In this chapter from the Handbook of Probability, Kopylov provides a straightforward history of theories of subjective probabilities in decisionmaking. A number of theorists, particularly Ramsey, have thought of probability as being defined by the action an agent is willing to take concerning those probabilities. This led to de Finetti (1937) and Savage’s (1972) famous theories in which preferences over actions that occur in some states but not in others can be used to elicit the subjective probability of those states. This theory was expanded by Machina and Schmeidler (1992) to non-expected utility, Ghirardato et al (2002) and Epstein (2006) to allow agents to update their beliefs about states dynamically, and by a number of other others to handle empirical paradoxes of subjective utility theory (such as Allais and Ellsberg).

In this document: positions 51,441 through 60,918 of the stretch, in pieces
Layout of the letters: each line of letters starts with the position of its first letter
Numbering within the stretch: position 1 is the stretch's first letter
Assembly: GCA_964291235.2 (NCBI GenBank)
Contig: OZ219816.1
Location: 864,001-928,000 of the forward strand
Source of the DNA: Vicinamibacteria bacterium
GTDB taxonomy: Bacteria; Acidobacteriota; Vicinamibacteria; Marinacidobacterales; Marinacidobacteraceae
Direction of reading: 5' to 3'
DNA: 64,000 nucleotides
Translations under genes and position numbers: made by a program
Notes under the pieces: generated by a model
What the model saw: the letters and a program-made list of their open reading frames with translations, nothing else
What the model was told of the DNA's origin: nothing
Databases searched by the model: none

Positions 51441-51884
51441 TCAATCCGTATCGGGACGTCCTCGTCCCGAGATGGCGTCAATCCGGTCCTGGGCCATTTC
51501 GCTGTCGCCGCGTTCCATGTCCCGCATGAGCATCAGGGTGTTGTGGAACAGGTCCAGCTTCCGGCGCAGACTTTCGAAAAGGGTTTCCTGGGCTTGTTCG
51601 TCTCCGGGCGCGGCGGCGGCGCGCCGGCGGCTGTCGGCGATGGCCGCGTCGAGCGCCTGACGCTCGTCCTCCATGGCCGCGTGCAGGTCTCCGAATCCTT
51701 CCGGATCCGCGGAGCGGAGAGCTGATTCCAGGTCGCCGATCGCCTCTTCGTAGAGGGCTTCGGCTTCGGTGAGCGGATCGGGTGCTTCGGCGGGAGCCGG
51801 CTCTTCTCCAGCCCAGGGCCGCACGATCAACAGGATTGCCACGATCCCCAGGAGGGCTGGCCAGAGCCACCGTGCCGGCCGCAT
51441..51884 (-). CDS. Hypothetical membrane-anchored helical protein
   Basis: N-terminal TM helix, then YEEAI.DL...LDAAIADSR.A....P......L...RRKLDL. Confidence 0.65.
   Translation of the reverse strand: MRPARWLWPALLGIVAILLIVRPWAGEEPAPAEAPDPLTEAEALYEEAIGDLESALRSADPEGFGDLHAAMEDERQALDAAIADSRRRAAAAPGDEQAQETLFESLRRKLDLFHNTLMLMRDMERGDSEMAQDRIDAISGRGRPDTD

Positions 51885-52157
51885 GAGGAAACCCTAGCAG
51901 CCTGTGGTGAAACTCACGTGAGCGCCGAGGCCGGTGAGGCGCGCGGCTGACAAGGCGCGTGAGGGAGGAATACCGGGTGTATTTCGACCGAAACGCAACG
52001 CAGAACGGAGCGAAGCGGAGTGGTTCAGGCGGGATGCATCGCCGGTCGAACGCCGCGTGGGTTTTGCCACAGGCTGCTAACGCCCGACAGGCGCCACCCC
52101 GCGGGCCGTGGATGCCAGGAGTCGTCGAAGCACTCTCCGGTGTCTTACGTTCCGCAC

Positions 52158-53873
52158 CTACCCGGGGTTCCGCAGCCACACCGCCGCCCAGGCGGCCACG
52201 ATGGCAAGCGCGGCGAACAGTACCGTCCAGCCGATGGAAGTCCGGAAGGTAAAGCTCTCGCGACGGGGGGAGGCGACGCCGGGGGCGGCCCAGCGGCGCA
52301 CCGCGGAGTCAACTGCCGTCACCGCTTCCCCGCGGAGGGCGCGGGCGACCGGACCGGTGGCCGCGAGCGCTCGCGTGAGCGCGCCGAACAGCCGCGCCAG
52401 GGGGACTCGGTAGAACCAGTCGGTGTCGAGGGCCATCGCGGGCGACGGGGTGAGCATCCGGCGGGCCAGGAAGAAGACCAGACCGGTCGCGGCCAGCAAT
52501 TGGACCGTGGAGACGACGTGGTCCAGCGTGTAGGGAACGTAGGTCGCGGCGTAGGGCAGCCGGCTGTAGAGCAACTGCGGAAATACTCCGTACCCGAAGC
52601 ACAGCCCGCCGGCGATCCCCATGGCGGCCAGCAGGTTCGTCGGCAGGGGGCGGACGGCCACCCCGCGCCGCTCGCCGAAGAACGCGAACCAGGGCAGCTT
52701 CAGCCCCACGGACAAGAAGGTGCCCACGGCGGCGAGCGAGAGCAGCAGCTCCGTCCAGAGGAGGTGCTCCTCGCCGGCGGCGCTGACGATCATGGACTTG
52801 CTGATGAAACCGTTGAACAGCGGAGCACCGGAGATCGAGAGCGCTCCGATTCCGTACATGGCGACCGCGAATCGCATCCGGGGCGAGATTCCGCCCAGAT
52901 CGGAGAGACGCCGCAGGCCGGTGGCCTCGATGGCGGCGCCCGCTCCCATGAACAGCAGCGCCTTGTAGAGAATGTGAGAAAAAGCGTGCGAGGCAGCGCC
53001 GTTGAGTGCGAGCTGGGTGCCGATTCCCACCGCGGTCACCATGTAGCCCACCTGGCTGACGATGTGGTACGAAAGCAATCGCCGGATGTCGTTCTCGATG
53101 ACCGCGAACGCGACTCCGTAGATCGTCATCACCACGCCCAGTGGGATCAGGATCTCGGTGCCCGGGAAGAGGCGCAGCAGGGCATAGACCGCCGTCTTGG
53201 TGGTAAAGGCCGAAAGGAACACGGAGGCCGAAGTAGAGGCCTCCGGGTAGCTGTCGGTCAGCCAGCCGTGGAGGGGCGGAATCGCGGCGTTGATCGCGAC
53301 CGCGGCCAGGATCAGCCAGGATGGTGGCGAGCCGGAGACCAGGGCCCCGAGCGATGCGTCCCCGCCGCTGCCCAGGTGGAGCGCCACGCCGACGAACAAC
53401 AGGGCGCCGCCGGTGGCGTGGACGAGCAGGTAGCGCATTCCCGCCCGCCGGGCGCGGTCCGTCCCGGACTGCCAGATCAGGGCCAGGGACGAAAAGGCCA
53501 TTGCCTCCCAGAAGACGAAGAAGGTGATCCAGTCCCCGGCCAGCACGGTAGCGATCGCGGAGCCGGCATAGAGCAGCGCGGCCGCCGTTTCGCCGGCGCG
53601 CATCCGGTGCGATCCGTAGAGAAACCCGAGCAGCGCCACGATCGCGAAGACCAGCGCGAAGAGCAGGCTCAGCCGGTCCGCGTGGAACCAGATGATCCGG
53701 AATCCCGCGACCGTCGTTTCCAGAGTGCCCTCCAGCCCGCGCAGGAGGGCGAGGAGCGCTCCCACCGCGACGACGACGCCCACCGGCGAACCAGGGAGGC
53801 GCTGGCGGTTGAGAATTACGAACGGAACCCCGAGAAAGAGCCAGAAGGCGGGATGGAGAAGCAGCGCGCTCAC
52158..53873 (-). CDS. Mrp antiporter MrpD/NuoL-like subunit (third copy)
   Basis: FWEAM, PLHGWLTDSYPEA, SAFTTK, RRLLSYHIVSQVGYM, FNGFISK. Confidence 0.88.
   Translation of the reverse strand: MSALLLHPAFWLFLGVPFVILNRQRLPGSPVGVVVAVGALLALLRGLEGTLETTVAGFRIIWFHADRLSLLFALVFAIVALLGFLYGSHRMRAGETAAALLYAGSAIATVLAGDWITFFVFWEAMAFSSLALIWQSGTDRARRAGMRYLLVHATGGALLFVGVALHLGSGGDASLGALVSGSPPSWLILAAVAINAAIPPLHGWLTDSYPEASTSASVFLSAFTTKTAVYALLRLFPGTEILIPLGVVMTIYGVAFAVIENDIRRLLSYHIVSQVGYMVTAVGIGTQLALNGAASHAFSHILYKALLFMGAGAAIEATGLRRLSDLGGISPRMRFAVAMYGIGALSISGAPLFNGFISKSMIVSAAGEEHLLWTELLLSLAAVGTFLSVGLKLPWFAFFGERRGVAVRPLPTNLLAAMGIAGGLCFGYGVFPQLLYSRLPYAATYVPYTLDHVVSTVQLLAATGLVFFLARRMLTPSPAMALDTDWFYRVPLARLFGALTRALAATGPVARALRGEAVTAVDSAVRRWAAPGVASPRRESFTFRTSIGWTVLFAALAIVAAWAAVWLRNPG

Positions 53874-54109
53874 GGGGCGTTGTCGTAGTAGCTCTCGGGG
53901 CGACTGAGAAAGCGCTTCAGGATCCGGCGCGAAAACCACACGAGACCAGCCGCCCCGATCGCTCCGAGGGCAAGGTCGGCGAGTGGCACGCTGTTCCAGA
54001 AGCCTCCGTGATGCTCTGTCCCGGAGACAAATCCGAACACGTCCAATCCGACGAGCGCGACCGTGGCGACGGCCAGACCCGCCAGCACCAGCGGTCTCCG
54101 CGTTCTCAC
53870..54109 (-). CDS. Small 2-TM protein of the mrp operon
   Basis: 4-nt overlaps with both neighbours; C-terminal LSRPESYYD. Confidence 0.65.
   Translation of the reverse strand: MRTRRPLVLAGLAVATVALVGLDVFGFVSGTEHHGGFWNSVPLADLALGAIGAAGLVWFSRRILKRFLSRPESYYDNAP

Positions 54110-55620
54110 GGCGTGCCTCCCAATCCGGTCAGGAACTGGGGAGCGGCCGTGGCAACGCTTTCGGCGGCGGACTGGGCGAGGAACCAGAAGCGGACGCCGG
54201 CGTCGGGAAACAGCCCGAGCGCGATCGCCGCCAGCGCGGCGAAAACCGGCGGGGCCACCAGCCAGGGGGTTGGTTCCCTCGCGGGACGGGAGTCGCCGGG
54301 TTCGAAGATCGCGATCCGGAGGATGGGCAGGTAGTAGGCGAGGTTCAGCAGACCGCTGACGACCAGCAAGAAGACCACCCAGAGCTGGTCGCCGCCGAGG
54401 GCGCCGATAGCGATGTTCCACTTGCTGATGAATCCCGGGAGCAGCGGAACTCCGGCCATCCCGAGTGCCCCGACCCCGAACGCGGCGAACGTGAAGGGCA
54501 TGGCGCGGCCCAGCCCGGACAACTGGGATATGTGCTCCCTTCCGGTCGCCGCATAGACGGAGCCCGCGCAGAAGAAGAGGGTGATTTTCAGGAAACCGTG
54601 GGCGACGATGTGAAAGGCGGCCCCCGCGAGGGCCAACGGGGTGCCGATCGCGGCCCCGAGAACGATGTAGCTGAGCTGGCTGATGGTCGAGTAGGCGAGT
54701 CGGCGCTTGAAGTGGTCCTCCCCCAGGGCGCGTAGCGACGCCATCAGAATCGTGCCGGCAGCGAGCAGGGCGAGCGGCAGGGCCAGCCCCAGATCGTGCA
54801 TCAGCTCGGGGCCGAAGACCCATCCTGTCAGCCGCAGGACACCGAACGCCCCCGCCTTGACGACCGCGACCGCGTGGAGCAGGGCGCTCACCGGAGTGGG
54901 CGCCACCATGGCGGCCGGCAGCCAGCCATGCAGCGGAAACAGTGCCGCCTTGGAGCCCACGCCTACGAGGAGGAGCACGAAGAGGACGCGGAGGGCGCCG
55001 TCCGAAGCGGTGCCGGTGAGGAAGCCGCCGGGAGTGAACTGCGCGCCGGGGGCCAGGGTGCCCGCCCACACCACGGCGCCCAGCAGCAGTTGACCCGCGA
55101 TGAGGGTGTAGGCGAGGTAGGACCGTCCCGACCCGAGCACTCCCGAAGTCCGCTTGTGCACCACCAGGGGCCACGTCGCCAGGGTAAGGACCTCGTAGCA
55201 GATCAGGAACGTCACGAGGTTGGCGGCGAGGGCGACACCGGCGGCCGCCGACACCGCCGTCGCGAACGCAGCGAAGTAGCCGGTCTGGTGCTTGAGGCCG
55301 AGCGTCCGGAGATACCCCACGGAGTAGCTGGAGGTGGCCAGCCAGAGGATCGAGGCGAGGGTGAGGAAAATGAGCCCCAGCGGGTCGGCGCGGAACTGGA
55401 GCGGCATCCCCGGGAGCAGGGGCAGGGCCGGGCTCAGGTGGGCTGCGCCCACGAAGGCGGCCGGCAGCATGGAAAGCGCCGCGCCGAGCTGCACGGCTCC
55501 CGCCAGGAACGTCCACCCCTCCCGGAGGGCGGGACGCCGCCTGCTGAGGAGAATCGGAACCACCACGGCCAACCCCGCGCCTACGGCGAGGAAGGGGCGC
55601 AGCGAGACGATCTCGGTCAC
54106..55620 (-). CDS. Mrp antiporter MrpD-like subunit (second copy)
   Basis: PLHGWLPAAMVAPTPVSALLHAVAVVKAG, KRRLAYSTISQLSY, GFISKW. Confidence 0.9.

“Subjective and Other Probabilities,” I. Kopylov (2008)